“….experts are always made, not born.”

In a July 2007 Harvard Business Review essay titled “The Making of an Expert”, Anders Ericsson, Michael Prietula and Edward Cokely cite research that demonstrates “Consistently and overwhelmingly………that experts are always made, not born.” i find this a liberating message.

Pointing out that “The journey to truly superior performance is neither for the faint of heart nor for the impatient,” the authors observe that “The development of genuine expertise requires struggle, sacrifice, and honest, often painful self-assessment. There are no shortcuts.”

The most significant element in developing expertise, the authors tells us, is “the amount and quality of practice.”

In “The Freedom of Emptiness”, an essay from Mingyur Rinpoche that is characteristically simple and illuminating, we read that after the Prince Siddhartha left home in search of Meaning, “He received instruction in an array of spiritual traditions, from some of the most illustrious philosophers and meditation teachers of the time. A profoundly gifted student, he swiftly completed these various paths, and in some cases, he exceeded the teachers themselves. None of it, however, provided the kind of answers he was longing for.”

He then “arrived at the conclusion that learning about meditation, no matter how sophisticated the education, wasn’t enough — he should really buckle down and focus on actually practicing.”

Indeed, as Karen Armstrong writes in “Buddha”, he later used the term “kusala” with reference to the traits and states that make for “wholesome” living — indicating to his disciples that these are “skills” that one cultivates with practise. What matters is the practise.

Peace Pilgrim gifts us this gem (“Peace Pilgrim: Her Life and Work in Her Own Words”): “The key word for our time is practice. We have all the light we need, we just need to put it into practice.”

Peace 😊

“….practicing is meditation and therapy.”

From the age of 8, Glenn Kurtz, considered a prodigy, learnt to play classical guitar. When he turned twenty five, he realised that he was unlikely to achieve his dream of becoming an acclaimed virtuoso.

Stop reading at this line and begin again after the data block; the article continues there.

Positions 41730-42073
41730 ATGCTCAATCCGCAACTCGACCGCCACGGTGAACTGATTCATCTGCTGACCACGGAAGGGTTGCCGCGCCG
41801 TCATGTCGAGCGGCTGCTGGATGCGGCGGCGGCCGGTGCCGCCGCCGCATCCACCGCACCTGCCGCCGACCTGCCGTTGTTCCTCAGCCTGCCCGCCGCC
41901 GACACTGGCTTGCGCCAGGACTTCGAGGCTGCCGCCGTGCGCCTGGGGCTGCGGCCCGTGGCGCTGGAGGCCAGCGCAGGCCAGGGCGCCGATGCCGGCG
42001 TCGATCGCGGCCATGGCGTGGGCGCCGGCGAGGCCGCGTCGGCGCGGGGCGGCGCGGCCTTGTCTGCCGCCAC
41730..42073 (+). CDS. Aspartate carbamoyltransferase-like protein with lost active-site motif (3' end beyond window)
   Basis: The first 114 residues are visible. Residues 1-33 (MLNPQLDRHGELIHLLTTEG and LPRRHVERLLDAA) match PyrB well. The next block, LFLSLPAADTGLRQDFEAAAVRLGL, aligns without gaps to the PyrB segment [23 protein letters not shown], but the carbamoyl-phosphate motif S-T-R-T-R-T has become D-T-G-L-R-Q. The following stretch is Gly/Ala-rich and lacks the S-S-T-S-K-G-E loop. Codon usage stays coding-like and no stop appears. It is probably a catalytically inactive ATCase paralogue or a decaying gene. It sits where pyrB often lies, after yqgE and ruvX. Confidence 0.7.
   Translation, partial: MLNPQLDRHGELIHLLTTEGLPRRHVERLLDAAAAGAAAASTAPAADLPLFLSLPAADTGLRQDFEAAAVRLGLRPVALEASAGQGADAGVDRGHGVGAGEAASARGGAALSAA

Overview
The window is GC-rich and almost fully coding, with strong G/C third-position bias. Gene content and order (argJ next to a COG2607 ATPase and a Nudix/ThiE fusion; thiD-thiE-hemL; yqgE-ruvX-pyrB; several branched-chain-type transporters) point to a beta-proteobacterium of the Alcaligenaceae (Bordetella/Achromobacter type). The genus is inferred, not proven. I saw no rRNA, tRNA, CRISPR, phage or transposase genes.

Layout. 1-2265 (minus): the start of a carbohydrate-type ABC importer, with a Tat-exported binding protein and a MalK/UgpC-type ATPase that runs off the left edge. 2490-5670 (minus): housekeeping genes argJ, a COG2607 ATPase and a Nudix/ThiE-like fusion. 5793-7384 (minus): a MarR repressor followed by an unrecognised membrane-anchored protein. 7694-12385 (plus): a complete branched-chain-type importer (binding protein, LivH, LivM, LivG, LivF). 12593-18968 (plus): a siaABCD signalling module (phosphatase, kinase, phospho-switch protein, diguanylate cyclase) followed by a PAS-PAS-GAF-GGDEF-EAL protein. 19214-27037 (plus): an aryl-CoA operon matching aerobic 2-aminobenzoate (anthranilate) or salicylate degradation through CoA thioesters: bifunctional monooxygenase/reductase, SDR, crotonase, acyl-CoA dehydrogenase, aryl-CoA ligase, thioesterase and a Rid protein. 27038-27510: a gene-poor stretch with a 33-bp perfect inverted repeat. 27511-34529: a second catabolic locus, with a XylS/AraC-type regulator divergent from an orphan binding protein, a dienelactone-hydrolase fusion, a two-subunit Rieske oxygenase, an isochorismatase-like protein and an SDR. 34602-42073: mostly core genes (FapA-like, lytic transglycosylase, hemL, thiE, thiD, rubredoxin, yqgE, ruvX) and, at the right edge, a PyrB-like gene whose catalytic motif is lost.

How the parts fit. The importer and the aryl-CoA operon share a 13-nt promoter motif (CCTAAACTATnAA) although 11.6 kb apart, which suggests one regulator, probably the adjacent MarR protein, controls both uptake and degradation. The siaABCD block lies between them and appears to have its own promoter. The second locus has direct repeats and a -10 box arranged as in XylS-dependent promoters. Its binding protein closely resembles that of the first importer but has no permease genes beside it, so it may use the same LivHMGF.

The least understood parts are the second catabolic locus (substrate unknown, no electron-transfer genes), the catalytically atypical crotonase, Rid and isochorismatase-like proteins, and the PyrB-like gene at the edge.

He quit playing the guitar, and set out to work as an editorial assistant. After ten years, he came back to the guitar realizing that “Everyone who gives up a serious childhood dream — of becoming an artist, a doctor, an engineer, an athlete — lives the rest of their life with a sense of loss, with nagging what ifs.”

In the book “Practicing: A Musician’s Return to Music”, Glenn’s memoir about playing the guitar, he teaches us about learning, and life in general. He writes that “It….takes time to learn. Time, attention, patience, and forgiveness. It takes practice.”

“Practicing”, he tells us “is training; practicing is meditation and therapy.”

In “The Practicing Mind”, Thomas Sterner elaborates on practice, and makes the point that “we become fixated on our intended goal and completely miss out on the joy present in the process of achieving it. We erroneously think that there is a magical point that we will reach and then we will be happy. We look at the process of getting there as almost a necessary nuisance we have to go through in order to get to our goal.”

“However,” Thomas writes, “when you focus your mind on where you want to end up, you are never where you are, and you exhaust your energy with unrelated thoughts instead of putting it into what you are doing.”

Thomas then makes a remarkable point. “In order to focus on the present, we must give up, at least temporarily, our attachment to our desired goal. If we don’t give up our attachment to the goal, we cannot be in the present because we are thinking about something that hasn’t occurred yet: the goal….When you shift your goal from the product you are trying to achieve to the process of achieving it, a wonderful phenomenon occurs: all pressure drops away. This happens because, when your goal is to pay attention to only what you are doing right now, as long as you are doing just that, you are reaching your goal in each and every moment.”

And, “the desired product takes care of itself with fluid ease.”

Glenn Kurtz has this gem: “I gradually understood that I wasn’t practicing to play the guitar, but playing the guitar to learn about practicing.”

Peace 😊